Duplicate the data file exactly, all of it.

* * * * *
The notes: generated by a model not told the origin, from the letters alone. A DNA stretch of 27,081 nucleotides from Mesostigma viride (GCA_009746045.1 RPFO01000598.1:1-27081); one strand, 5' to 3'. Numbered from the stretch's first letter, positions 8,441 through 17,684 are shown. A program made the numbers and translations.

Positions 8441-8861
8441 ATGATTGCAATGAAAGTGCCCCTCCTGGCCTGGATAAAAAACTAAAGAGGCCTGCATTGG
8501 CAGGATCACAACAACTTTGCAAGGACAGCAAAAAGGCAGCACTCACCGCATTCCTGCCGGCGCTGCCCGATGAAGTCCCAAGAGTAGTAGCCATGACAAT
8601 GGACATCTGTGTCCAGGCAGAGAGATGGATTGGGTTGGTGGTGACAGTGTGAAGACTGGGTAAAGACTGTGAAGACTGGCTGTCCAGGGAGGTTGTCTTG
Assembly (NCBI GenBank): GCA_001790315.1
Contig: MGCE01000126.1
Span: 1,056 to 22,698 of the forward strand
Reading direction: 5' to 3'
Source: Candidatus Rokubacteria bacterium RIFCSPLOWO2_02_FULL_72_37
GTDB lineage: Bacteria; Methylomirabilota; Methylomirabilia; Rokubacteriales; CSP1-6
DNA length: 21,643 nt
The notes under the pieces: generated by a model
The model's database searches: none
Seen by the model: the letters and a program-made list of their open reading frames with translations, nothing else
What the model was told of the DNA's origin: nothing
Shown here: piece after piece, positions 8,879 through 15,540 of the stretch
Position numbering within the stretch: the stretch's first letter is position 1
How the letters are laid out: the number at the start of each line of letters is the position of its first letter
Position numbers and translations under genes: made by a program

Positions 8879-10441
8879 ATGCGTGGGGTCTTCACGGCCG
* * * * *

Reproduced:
The notes: generated by a model not told the origin, from the letters alone. A DNA stretch of 27,081 nucleotides from Mesostigma viride (GCA_009746045.1 RPFO01000598.1:1-27081); one strand, 5' to 3'. Numbered from the stretch's first letter, positions 8,441 through 17,684 are shown. A program made the numbers and translations.

Positions 8441-8861
8441 ATGATTGCAATGAAAGTGCCCCTCCTGGCCTGGATAAAAAACTAAAGAGGCCTGCATTGG
8501 CAGGATCACAACAACTTTGCAAGGACAGCAAAAAGGCAGCACTCACCGCATTCCTGCCGGCGCTGCCCGATGAAGTCCCAAGAGTAGTAGCCATGACAAT
8601 GGACATCTGTGTCCAGGCAGAGAGATGGATTGGGTTGGTGGTGACAGTGTGAAGACTGGGTAAAGACTGTGAAGACTGGCTGTCCAGGGAGGTTGTCTTG
Assembly (NCBI GenBank): GCA_001790315.1
Contig: MGCE01000126.1
Span: 1,056 to 22,698 of the forward strand
Reading direction: 5' to 3'
Source: Candidatus Rokubacteria bacterium RIFCSPLOWO2_02_FULL_72_37
GTDB lineage: Bacteria; Methylomirabilota; Methylomirabilia; Rokubacteriales; CSP1-6
DNA length: 21,643 nt
The notes under the pieces: generated by a model
The model's database searches: none
Seen by the model: the letters and a program-made list of their open reading frames with translations, nothing else
What the model was told of the DNA's origin: nothing
Shown here: piece after piece, positions 8,879 through 15,540 of the stretch
Position numbering within the stretch: the stretch's first letter is position 1
How the letters are laid out: the number at the start of each line of letters is the position of its first letter
Position numbers and translations under genes: made by a program

Positions 8879-10441
8879 ATGCGTGGGGTCTTCACGGCCG